Amongst the boys of my age on our estate, my growing tool-kit became legendary. Of course we all had bicycle spanners, a type of crude early multitool cut from a piece of steel plate, because they came free with some bikes. But they rusted and bent and soon became toothless. Their only advantage was portability. And so our house became meeting-place and maintenance-pit for my friends. It had other attractions too: in front of it was a grassy green on a steep slope, ideal for practising soft-landing aborted wheelies and impressive feats of controlled oversteering on arrival. It was also located across the road from our first destination, a large area of wild open space, bisected by a tree-lined river. Alongside it, a series of 'bumps', hardened mud tracks forming a rollercoaster of exhilarating rides.
My father, a mechanic – though he preferred to call himself an engineer – occasionally helped us out and also taught me the rudiments of good practice. I resisted at first but found out the hard way he had much sense to share. Simple things, like finding a box or an old tobacco tin to keep your nuts and bolts in when you strip down, like approaching the most elementary of jobs with patience and careful workmanship. The consequences of losing pieces, of burring a nut or cross-threading a bolt were always boring, occasionally infuriating.
And so I gradually acquired the habit of doing things his way. Each time I set about a repair or maintenance job, I'd clean down with petrol, clear threads of grit and grease with a wire brush or even an old toothbrush and re-apply clean oil. In carrying out these and other tasks, I struck up what I'd later come to see as a zen relationship with tools. I loved the way they felt in my hands, the way they worked, as an extension of both my arm and my brain.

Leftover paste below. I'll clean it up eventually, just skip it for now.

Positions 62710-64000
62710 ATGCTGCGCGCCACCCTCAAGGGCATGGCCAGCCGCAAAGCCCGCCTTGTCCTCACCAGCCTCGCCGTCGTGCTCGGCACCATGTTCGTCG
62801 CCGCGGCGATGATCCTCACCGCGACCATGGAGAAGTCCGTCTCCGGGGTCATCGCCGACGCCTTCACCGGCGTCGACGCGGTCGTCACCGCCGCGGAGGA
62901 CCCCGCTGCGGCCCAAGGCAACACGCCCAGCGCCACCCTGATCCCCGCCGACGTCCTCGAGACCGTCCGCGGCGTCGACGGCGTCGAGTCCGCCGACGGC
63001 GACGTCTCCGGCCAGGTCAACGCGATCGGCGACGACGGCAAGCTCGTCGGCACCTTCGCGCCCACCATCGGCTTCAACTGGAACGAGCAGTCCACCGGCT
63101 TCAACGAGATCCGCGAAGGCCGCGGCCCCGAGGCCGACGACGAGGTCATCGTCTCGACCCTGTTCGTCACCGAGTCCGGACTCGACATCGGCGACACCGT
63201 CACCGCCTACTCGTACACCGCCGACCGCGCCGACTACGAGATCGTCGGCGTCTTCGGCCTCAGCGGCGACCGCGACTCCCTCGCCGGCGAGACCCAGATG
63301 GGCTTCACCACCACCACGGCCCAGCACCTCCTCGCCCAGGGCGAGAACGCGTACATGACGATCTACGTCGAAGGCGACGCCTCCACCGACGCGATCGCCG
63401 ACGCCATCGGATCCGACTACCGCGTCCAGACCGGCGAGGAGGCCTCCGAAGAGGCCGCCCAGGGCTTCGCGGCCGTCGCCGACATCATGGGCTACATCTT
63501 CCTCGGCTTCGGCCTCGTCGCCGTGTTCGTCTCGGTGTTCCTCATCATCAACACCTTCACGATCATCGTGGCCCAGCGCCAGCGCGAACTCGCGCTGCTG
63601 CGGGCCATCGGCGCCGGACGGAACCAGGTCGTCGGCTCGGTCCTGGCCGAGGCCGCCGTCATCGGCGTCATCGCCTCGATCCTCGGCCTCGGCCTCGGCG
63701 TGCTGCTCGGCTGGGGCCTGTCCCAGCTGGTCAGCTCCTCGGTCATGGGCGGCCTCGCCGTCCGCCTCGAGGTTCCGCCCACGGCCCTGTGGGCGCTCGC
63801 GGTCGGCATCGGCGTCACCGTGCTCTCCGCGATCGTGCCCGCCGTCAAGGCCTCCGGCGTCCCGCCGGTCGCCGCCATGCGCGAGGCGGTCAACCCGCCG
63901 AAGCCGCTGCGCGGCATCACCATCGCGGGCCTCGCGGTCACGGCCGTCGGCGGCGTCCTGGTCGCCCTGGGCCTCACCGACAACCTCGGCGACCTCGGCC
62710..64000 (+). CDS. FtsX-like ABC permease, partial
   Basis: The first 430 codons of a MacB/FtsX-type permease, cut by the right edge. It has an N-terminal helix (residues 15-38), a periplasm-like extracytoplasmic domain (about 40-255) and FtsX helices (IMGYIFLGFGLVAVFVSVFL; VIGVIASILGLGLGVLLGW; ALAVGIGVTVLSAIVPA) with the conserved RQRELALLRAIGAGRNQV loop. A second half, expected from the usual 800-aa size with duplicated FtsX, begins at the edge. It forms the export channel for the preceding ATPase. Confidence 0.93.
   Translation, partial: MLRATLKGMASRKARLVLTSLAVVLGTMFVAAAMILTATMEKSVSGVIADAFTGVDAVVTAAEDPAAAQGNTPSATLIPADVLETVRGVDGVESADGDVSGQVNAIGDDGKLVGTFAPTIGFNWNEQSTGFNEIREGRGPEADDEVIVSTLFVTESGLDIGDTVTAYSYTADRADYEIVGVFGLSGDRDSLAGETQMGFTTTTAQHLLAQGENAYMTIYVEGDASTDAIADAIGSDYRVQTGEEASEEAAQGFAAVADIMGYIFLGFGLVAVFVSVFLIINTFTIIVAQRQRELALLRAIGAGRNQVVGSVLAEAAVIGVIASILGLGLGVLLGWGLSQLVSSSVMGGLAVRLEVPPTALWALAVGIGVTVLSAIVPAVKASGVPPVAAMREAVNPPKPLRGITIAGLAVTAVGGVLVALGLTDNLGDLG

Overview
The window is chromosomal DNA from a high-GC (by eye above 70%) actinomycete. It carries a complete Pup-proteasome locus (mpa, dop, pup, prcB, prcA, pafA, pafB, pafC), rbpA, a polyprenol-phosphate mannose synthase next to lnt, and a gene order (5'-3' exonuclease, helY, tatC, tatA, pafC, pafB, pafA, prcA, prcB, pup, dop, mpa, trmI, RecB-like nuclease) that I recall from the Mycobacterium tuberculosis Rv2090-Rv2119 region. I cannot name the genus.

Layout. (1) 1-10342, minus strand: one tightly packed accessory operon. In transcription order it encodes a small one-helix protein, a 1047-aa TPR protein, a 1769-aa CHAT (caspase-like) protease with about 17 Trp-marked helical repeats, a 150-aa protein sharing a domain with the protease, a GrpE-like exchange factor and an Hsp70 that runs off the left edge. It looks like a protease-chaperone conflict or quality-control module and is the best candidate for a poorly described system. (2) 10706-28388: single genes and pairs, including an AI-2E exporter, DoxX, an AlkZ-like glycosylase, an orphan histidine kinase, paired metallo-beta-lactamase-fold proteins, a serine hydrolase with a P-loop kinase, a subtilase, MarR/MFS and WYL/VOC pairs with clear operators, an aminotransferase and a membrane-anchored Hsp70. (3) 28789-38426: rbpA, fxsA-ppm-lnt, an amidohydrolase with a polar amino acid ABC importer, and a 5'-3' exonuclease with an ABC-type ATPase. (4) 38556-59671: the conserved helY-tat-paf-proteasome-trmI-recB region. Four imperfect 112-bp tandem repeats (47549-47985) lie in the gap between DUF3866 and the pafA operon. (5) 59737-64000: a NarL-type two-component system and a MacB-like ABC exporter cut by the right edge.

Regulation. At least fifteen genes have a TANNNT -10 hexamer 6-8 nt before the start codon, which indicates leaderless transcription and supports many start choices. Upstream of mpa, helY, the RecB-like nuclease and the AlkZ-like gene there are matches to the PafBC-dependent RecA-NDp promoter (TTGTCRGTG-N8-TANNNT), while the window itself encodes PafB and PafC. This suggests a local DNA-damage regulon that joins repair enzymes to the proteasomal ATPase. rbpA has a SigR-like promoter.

And again, though I didn't know it at the time, deeply embedded in this praxis is the notion of quality. Not just in the tools, their materials technology, their manufacturing tolerances, but at the very core of their user's relationship with the material world. Basically, there's a rubbish way of doing something and a quality way, even down to mundane everyday jobs like washing the dishes. Both ways expend roughly the same amount of energy. Occasionally, on the surface, the results can look similar, but it's the process that counts as much as the result if you want to feel truly alive while engaging with man-made objects. These questions lay at the heart of Robert Persig's bestselling novel, 'Zen and the Art of Motorcycle Maintenance' (1974) and I shall be covering them in more detail at a later date.
In these days of maintenance-free or non-user-serviceable cars, appliances and other household products, I often wonder if the large numbers of grown men that still mess around with Airfix, Meccano and other constructive toys are answering a deep desire to put things together well. An artefact of your own making is usually a thing of beauty too.
Photo Credit: Denise Carbonell under creative comms.